Report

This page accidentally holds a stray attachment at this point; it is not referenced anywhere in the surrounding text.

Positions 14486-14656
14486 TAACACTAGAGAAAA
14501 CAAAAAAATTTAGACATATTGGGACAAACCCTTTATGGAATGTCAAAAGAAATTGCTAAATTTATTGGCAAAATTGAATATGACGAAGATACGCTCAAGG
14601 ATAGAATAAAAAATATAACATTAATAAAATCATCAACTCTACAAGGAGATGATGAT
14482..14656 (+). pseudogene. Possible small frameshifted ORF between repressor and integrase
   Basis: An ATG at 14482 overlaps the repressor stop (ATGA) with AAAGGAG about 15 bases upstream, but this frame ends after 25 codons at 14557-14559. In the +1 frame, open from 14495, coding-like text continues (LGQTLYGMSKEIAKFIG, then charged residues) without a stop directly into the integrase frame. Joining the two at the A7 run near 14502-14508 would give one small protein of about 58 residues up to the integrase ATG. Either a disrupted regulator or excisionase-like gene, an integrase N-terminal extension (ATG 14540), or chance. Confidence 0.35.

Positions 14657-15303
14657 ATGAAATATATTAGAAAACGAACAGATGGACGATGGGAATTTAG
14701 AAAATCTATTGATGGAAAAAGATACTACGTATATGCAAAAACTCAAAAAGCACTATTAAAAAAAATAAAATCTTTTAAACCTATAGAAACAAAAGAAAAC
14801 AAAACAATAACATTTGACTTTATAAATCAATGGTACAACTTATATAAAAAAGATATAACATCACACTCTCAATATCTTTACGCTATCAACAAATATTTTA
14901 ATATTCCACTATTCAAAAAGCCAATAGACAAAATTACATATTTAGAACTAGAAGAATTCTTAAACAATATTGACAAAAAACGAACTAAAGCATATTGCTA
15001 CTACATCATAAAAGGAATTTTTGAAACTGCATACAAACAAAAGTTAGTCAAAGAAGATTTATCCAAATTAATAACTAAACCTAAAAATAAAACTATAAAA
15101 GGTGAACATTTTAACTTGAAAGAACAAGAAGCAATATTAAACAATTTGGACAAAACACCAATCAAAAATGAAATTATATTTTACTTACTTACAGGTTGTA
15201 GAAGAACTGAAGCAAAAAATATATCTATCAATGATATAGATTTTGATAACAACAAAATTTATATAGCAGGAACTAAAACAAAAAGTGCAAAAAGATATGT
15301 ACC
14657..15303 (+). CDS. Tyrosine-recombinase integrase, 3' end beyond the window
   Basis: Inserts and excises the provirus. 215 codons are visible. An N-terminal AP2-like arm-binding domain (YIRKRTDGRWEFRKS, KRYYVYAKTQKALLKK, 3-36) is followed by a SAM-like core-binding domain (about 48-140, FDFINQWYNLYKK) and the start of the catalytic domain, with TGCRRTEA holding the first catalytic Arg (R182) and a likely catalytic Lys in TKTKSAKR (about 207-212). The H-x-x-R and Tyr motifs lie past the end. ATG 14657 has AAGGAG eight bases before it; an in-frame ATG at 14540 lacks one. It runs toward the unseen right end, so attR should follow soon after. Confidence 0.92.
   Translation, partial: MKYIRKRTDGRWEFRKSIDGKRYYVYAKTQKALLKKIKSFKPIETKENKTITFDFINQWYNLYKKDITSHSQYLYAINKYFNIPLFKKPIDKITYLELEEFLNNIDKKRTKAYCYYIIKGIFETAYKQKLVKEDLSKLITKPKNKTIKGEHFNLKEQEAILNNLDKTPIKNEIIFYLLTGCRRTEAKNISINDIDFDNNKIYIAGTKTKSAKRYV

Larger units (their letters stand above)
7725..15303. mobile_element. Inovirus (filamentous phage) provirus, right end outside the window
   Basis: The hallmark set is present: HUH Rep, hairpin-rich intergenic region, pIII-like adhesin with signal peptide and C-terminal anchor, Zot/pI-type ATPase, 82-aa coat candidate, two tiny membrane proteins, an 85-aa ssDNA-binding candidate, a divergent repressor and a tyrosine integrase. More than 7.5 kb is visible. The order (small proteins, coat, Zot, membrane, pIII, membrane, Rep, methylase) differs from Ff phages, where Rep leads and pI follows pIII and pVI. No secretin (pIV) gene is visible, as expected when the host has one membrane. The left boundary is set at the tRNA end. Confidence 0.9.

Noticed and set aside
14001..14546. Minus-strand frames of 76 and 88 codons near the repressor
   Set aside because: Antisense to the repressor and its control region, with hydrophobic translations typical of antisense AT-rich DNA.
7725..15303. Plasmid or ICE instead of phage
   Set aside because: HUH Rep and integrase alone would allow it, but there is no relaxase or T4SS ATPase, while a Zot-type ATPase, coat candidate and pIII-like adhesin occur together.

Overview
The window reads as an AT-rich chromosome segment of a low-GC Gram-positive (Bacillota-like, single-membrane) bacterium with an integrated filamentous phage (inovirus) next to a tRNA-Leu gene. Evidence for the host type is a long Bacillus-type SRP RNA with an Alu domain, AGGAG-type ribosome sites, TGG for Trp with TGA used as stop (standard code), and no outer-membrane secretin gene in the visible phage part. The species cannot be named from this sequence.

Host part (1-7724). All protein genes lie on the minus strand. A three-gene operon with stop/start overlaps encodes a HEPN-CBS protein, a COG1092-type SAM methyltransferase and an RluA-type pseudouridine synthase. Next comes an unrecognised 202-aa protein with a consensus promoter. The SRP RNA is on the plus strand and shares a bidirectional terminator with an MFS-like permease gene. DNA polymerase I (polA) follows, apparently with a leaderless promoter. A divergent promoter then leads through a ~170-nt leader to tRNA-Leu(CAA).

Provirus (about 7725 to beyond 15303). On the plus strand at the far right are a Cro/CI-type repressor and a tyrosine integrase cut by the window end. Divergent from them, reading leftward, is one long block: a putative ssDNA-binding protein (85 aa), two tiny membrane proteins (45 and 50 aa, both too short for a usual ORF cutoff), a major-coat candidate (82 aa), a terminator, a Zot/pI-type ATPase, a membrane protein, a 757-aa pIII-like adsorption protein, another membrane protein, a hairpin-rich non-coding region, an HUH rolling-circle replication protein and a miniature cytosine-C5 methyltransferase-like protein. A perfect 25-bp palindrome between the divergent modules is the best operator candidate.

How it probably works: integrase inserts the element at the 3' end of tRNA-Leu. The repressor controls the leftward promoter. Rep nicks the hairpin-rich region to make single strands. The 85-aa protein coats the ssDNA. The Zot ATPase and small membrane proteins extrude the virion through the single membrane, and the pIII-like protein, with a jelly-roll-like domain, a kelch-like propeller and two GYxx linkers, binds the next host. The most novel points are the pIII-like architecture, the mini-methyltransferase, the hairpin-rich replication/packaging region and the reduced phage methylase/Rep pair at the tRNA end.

Conjectural variations: unilateral effects Incorporating rival responses into simplified unilateral effects measures Adrian Majumdar & Chris Doyle [email protected] [email protected] Overview Authorities’ use of price pressure tests Theoretical approach to integrating rival responses into UPP: GePP Applying GePP in practice – – – Formal implementation Informal implementation Intuitive implications of GePP Policy implications 2 Authorities’ Use of Price Pressure Tests Recognition that market share based screens can be poor indicators of harm in differentiated goods markets (Werden 1996, Shapiro 1996) CC Somerfield Morrisons, 2005 (symmetric IPR) Zipcar /Streecar, 2011 (GUPPI) OFT Lovefilm/Amazon (rebuttable presumption of SLC arising from high D and high M) [NB. Rebuttable presumption no longer applies] Asda/Netto, 2010 (IPR, isoelastic, asymmetric diversion ratio, efficiencies) Unilever/ Alberto Culver, 2011 (GUPPI with multi products, upstream market) These days GUPPI is more likely to be considered than IPR? 3 Upwards pricing pressure (UPP) A first order approach to calculating the impact of a merger on price UPP on product 1 = D12 (P2 – C2) – EC1 Standard approach – internalisation of demand spill-over to firm 2 Opportunity cost (cannibalisation) intuition of Farrell & Shapiro Weighed up against efficiency gain (reduction in marginal cost) Can then think about pass through of higher cannibalisation cost 4 GUPPI = Gross Upward Pricing Pressure Index GUPPI for product 1 D12 * (P2 – C2) P1 Perceived increase in marginal cost of selling another unit, as a percentage of price Intuition: post merger, the owner of product 1 faces a perceived increase in cost, if the cost increase is a high share of the price of product 1, then pass through (higher prices) are more likely. Can multiply GUPPI by pass through rate to obtain “first order” estimate of price increase caused by a merger. 5 “Illustrative” price rises with symmetric demand and cost What is a price pressure test? Merger simulation? A way to put information on percentage margins and diversion ratios in context? Screen: IPR > 5% or GUPPI > 10% => worth looking further? (Retail mergers with many local overlaps.) Evidence weighed up with other factors. 6 Judging a price pressure test Lucid (understood by policy makers) Implementable at Phase I (data, time) Predictive power (good or bad?!) Example: Do “equilibrium properties” of IPRs trump First Order Approach to Mergers (FOAM)? Not if FOAM offers a better LIP service… Both are approximations anyway (e.g. ignore supply side responses) The research question: given an environment where the OFT uses price pressure tests, should such tests be updated to include pricing conjectures? 7 Jaffe and Weyl – Generalised Pricing Pressure (GePP) Extend UPP to incorporate rival responses using conjectural variations A complex theoretical model which covers a range of issues We aim to simplify and present the main intuitive implications for policy Adding greater realism should act towards better predictive power… But is GePP implementable and clear to policy makers? 8 GePP: incorporating CVs requires a conjectured diversion ratio 1 2 = 2 1 Conventional UPP uses the standard diversion ratio which holds rivals’ prices constant following a price increase by firm 1 Jaffe and Weyl consider the implications of rival responses for diversion patterns, and how this affects incentives to change price in the first place In particular they consider firms as having “accommodating” pricing reactions Post merger, firm 1 also considers how rivals will respond but treats firm 2’s price as fixed 9 GePP: incorporating CVs requires a modified diversion ratio This “conjectured” diversion ratio is different from the standard one in 2 ways: – Fewer customers will be lost by firm 1 as a result of a price increase, as accommodating rivals will be more expensive – More customers will be recaptured at firm 2 as a result of the price increase by firm 1, as firm 2 will now be relatively cheaper than accommodating rivals Therefore with accommodating reactions the conjectured diversion ratio is greater than the standard one – indicating the potential for greater price increases than with standard UPP 10 GePP: end of accommodating reactions Jaffe and Weyl highlight that a consideration of rival responses introduces a new effect - the merger will lead to the “end of accommodating reactions” (EAR) Pre-merger the fact that an increase in firm 1’s price would lead to an increase in the price of firm 2 would have encouraged higher pricing by firm 1 Post merger the price of product 2 is directly controlled by firm 1, so this indirect incentive to increase price is removed Indicates the potential for smaller prices increases than with UPP Broad intuition: if 1 and 2 were accommodating each other pre-merger, there is less competition to be “lost” as a result of the merger Overall 2 opposing effects: conjectured diversion vs. EAR 11 Implementing GePP formally By assuming consistent conjectures GePP can potentially be formally estimated using data obtained from cost shocks However this is potentially (very) complex: – – – Clean cost shocks to the merging parties Sufficient data to allow us to accurately observe their impact Econometric approaches required to estimate GePP using this data Given the time and data constraints faced during the screening phase for mergers, unlikely that this formal approach will be practically implementable Simplified versions of GePP outlined by Jaffe & Weyl may be more implementable – but they appear to be based on strong assumptions (as are IPRs) 12 Implementing GePP informally Sometimes measures used to imply diversion ratios may in some senses already incorporate the reactions of rivals (e.g. internal business documents) – Rather than being a problem, Jaffe & Weyl claim this may be an advantage as GePP emphasises that we actually want a measure that incorporates rival responses – Notable exception is surveys which potentially measure the standard diversion ratio Though note this information will only be a rough approximation as it typically will not hold the price of product 2 constant as desired BUT don’t just plug this diversion ratio into a standard UPP formula, as this will ignore the EAR term and could therefore bias the outcome – – Don’t mix and match models: implement GePP fully or stick to UPP But it may be difficult to estimate EAR here 13 Intuitive implications of GePP Even if GePP can’t be properly implemented, it may provide an indication of when standard UPP over- or understates true upwards pricing pressure Example: NBTY/Julian Graves – – Evidence indicated supermarkets did not monitor the parties’ pricing – – 2 major specialist retailers of nuts seeds and dried fruit Key question is the role of supermarkets in providing a competitive constraint Implies zero conjectures, meaning conjectured DR equals the conventional DR But EAR is likely to be present (parties monitored each other) This indicates that UPP here likely overstates upwards pricing pressure 14 Policy Implications GePP may potentially provide a way to take into account rivals’ reactions in an upwards pricing pressure measure However, this approach will usually not be (properly) implementable at Phase I Nevertheless, GePP indicates that if we ignore conjectures and undertake standard UPP, no obvious bias is introduced into merger control (benchmarked against a standard UPP screen) Parties may not volunteer to the OFT that they accommodate each other! But why wouldn’t the merger change conjectures? Perhaps we shouldn’t try to pack too much into a single model 15 Locations and contact London Brussels The Connection 198 High Holborn London WC1V 7BD Telephone +44 20 7421 2410 Email: [email protected] Bastion Tower Place du Champ de Mars 5 B–1050 Brussels Telephone: +32 2 792 0000 Email: [email protected] The Hague Melbourne Lange Houtstraat 37-39 2511 CV Den Haag The Netherlands Telephone: +31 70 302 3060 Email: [email protected] Rialto South Tower, Level 27 525 Collins Street Melbourne VIC 3000 Telephone: +61 3 9935 2800 Email: [email protected] Johannesburg Augusta House, Inanda Greens 54 Wierda Road West Sandton, 2196, Johannesburg Telephone: +27 11 783 1949 Email: [email protected] 16